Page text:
COMS 104: News Writing, with Bob Stepno

office hours: 3:30-4:30 p.m. M-T-W-Th, or by appointment

Spring 2013

Section -20450- COMS 104-02
  11 a.m.-12:15 p.m. TTh, Whitt Hall 222
Section -20436- COMS 104-01
  2-3:15p.m. TTh, Young Hall 123

Syllabus (PDF) | Overview | Students | Workbook | This Week

Class Notes: Assignment reminders will be added here after class. Be sure to check here -- especially if you miss class or don't take great notes. The former top of this page (overview) has moved.)

FINAL EXAM: Usual room, new time...

Section02 (11 a.m. class) exam at 10:15 Thurs. May 9, Whitt 222;

Section01 (2 p.m. class) exam at 2:45 Tues. May 7, Young 123.

The "exam" will consist of writing a story based on information provided in class, comparable to the "Gartner" or "fire" stories. BRING YOUR AP STYLEBOOK.

Check your exam schedule for all classes, and notify your professors if you have three or more exams on the same day. There may be limited opportunities to take the 104 "exam" with the other section, but seating is limited. I'll take a poll in class to see whether the "I want to leave town before Thursday" and "I want more time to prepare" requests balance each other out.

Week 14

Week 13

Week 12

Week 11: Beyond Comm Week

Week 10: Communication Week

Week 9: Still spring, snow or not!

Week 8: Welcome back from spring break!

Here's some of what we'll be doing in class and for homework, using chapters 4 and 5 of the textbook:

Week 7: Can't believe it's March already

Sixth week: Feb. 24-30

Fifth week: Feb. 17-23

Fourth week: Feb. 10-16

Third week: Feb. 3-9

More discussion of "newsworthiness" or "news values," along with the stories you've read since the last class, my email about internships, and the Markham Nolan video below.

In class Tuesday: Add links to your favorite stories as a new post on your WordPress blog (and while you're there, make sure you remembered to save the first assignment, and look over both items for errors with the help of the people sitting next to you).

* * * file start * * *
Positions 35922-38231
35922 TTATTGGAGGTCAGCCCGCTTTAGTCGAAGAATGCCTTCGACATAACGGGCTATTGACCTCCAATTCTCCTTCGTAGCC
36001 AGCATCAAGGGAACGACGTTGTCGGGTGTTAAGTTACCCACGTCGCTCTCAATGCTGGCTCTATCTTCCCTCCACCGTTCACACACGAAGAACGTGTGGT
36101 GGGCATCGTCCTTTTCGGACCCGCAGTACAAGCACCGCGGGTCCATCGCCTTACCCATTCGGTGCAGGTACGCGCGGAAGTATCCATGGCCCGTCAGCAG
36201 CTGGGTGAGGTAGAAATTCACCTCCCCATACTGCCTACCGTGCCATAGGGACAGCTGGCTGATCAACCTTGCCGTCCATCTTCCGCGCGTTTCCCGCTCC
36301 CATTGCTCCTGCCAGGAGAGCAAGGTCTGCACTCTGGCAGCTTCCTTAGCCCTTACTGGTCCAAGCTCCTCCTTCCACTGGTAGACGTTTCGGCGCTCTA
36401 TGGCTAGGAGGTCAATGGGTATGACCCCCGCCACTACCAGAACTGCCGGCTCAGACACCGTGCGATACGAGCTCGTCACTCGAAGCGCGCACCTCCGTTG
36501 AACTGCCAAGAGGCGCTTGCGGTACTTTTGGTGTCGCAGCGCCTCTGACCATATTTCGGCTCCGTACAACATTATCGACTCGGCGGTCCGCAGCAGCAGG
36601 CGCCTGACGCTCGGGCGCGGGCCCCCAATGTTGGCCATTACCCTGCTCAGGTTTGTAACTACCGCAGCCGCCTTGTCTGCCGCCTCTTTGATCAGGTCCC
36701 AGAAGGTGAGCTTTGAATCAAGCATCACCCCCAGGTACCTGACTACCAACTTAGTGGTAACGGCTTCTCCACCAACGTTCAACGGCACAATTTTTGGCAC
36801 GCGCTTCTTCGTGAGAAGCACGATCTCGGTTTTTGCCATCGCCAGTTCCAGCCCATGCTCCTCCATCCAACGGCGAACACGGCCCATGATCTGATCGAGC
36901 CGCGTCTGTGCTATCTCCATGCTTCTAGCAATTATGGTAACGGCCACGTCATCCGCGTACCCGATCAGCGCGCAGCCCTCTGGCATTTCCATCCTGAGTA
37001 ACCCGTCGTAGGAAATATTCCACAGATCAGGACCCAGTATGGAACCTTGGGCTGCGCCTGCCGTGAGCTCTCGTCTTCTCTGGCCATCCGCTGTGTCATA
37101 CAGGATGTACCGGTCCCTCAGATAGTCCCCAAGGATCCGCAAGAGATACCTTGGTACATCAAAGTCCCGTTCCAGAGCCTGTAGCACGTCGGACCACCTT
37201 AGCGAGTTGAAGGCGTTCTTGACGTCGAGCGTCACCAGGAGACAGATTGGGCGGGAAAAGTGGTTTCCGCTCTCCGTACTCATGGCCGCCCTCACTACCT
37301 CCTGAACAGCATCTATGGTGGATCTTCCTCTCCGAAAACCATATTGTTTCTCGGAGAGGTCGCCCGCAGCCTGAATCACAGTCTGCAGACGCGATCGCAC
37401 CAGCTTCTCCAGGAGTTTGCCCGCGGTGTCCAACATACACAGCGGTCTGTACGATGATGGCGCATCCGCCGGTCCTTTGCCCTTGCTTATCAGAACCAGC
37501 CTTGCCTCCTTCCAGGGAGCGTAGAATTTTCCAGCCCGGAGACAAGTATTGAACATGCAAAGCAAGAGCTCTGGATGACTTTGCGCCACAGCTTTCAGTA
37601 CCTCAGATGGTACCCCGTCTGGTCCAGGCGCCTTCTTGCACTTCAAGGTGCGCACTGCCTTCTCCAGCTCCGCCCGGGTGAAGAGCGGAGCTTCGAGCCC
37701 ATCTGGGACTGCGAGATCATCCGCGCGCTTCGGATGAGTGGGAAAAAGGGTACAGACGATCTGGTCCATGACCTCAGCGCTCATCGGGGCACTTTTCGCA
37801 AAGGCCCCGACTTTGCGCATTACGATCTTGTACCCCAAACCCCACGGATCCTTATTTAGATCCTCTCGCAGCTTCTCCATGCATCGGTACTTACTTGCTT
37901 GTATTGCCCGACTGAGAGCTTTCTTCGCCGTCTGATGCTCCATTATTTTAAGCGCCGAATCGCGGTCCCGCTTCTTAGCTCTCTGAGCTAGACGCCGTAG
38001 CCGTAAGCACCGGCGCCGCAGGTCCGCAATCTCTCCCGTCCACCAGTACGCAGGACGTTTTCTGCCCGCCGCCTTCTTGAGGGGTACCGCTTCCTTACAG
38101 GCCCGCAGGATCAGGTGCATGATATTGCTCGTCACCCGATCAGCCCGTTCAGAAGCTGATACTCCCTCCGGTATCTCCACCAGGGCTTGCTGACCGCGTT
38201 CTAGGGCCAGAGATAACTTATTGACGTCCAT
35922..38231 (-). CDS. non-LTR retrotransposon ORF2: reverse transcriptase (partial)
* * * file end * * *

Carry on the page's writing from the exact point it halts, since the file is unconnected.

Possible quiz on Chapter 2's terminology: General assignment reporters, beat reporters, copy desk, lead, quote, attribution, liftout quote, etc.

Start Chapter 3 so we can get writing: Those "five W's," the inverted pyramid story, and the basic news lead.

Second week:

After we talk about the history and traditions of journalism, we'll look at how it is changing today. Your own What I Read reports will be part of the discussion. So will this short talk by Markham Nolan on the impact of the Web, the average citizen's "documentary urge," and tools like Twitter, Instagram, Google Maps, Spokeo and Wolfram Alpha.

(If you have a good level of journalistic curiosity, you have already started asking yourself, Who is Markham Nolan? Maybe you googled the answer before you noticed that link.)

First homework:

Overview (formerly at the top of the page)

Follow this required texts link to see my bookmark entries for those books and for some (optional) free online or downloadable texts. Also browse my bookmarks on the left whenever you're looking for information overload.

News reading is also required: Read the best and most interesting news writing you can find. Here's a start: The New York Times, The Roanoke Times, The Virginian-Pilot, The Washington Post, and the Pulitzer Prize archives.

Get to know the culture: Visit journalism groups and publications, starting with the Society of Professional Journalists (, Investigative Reporters & Editors (, Radio & TV Digital News Association (, Online News Association (, Columbia Journalism Review (, American Journalism Review (, and the resources at the The Poynter Institute.